• And you'll notice that also it doesn't do it when I make a fist, but it does when I point.
  • It turns out charges jump off of points easier than they jump off of rounded things.
  • That why these things are round, so they can gather the charge.
  • Know what a lightning rod is?
  • [Audience] Yes.
  • What's a lightning rod?
  • Pointy piece of metal.
  • People think it's there to attract lightning.
  • It's actually there to bleed charge away so lightning doesn't strike.
  • In my pocket, I have that nail.
  • It's like a lightning rod.
  • If I let go of the point, if your ears are good, you can hear it whistle.
  • If your eyes are good, you can see when I cover the point, and I let go of the point, my hair moves up and down.
  • I don't know if you can see it, but I can feel it. I can feel it moving.
  • It's more obvious, though, instead of pointing at the audience, if I point here.
  • Okay, so again, why is my hair going down?
  • [Audience] Losing electrons.
  • I'm losing electrons! The electrons are flying off the nail to the dome.
  • And, if I get it close enough, we can actually make a little spark that we can see better if Mr. Dave turns the lights off.
  • A little spark.
  • Lights back on.
  • So that little spark tells you something.
  • For there to be a spark there, the electrons have to come from the dome,
  • through me, out the nail to that dome.
  • If electricity's flowing through me, why am I not dead?
  • [Someone in the Audience] You're insulated from the ground.
  • I'm not insulated. That's the ground. I'm touching the ground.
  • I'm not disappointed, I'm just confused. Why an I not dead?
  • Well, I mean, if you like, I can come down here.
  • What's my hair doing?
  • [Someone in the Audience] Nothing.
  • Nothing! Where're the electrons going?
  • [Someone in the Audience] To the ground.
  • Through my feet into the ground.
  • If I get up here, I block them.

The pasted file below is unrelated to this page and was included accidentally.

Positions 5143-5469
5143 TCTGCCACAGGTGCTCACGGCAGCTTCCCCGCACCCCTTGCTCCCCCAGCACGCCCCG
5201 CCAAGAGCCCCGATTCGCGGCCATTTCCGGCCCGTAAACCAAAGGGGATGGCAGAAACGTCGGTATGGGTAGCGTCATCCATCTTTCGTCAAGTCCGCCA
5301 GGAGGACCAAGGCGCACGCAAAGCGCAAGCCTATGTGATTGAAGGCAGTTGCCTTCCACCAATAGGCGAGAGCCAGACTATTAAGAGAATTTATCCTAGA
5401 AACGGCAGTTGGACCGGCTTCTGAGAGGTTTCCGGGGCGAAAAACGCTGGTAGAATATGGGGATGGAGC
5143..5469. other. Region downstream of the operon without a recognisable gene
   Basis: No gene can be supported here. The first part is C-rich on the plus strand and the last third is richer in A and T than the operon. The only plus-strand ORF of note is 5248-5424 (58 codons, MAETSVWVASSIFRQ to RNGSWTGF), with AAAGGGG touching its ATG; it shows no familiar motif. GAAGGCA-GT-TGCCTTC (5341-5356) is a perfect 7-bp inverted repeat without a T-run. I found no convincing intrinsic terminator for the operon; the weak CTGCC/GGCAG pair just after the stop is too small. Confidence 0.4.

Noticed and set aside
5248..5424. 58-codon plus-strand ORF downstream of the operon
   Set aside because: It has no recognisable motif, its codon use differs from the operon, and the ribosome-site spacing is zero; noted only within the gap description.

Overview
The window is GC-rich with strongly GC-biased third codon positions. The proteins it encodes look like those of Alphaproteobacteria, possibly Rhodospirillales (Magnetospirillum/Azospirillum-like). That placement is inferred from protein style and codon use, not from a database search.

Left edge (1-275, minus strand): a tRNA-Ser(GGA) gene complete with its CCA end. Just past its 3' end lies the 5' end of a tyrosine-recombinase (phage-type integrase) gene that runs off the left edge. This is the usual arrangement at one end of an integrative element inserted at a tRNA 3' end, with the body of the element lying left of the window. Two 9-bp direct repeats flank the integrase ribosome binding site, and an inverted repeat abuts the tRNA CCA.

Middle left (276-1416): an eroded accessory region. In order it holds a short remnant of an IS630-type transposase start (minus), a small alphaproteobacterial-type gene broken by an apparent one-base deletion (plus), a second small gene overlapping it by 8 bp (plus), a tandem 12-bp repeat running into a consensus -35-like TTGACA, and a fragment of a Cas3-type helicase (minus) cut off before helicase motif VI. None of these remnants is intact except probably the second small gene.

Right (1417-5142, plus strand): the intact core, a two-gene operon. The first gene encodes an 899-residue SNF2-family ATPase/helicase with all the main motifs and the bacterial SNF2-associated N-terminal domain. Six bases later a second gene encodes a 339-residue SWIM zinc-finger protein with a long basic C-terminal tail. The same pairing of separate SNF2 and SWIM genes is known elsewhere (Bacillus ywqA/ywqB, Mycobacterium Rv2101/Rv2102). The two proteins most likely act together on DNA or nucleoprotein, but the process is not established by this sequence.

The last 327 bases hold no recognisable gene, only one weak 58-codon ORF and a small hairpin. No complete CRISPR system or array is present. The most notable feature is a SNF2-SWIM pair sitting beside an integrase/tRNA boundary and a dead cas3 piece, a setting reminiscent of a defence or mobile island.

• So if electricity was flowing through me, why am I not dead?
  • Again, this is not a major disappointment on my part. But, why am I not dead?
  • Do you know what current is? Like in a river? What does current tell you?
  • Yeah, which way and how much.
  • Which way is the water flowing and how much water is flowing.
  • For electricity, what does current tell you?
  • Which way and how much.
  • Right, is this a high current or a low current?
  • It's low. That's why I'm not dead.
  • There's just not that much electricity flowing through me.
  • If this were a high current, what would happen?
  • [Audience] You'd die.
  • Yeah, I'd die, and in kind of a gross way.
  • Have you ever cooked a hot dog in a microwave?
  • [Audience] Yes.
  • Ever forget to poke holes? What happens if you don't poke holes?
  • [Someone in the Audience] It blows up.
  • It blows up.
  • Right, because the water inside changes to steam and it needs to get out somehow.
  • Well, if this were a high current, the same thing would happen to me.
  • My blood would boil and I'd blow up all over the room.
  • It would be an experiment you do only one time.
  • That's also why you don't stick your finger in the outlet.
  • Even though the outlet is only a hundred and twenty volts, it's a high current.
  • It's really the current that gets you and not really the voltage.
  • Now then, what'll happen to my hair if I let go of the dome?
  • [Audience] It goes down.
  • Stay up, mostly. How come?
  • I'm insulated! I'm insulated and there's nowhere for the electrons to go
  • except from the water vapor in the air.
  • If I want to get rid of it quickly, what do I need to do?
  • [Audience] Step down.
  • I need to step off.
  • And as soon as I step off, I get a shock through my foot and the electrons leave me that way.
  • By the way, this is how a lightning rod works.
  • Here's your thunderstorm.
  • You have a lightning rod.
  • You bleed off the charge, lightning doesn't strike.
  • Your neighbor doesn't have a lightning rod.
  • They get fried.
  • You're fine. They're not.
  • You're fine. They're not.
  • So, that's a little bit about charges and electricity and, again, it's why our machine works in the first place.
  • Our machine...

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Description

What happens if a person touches 200,000 volts? Should a person even be touching 200,000 volts in the first place? Find out in this live Van de Graaff generator experiment!

Other segments from this presentation are available!

- Liquid Nitrogen and Fire! - /watch?v=ANdt8LuPaEg
- Liquid Nitrogen and the Tea Kettle Mystery - /watch?v=L0q3uWuqjYE

A more complete liquid nitrogen show, shot during one of Jefferson Lab's Open Houses, can be seen here:

- Liquid Nitrogen Show! - /watch?v=enEtTV-FyCU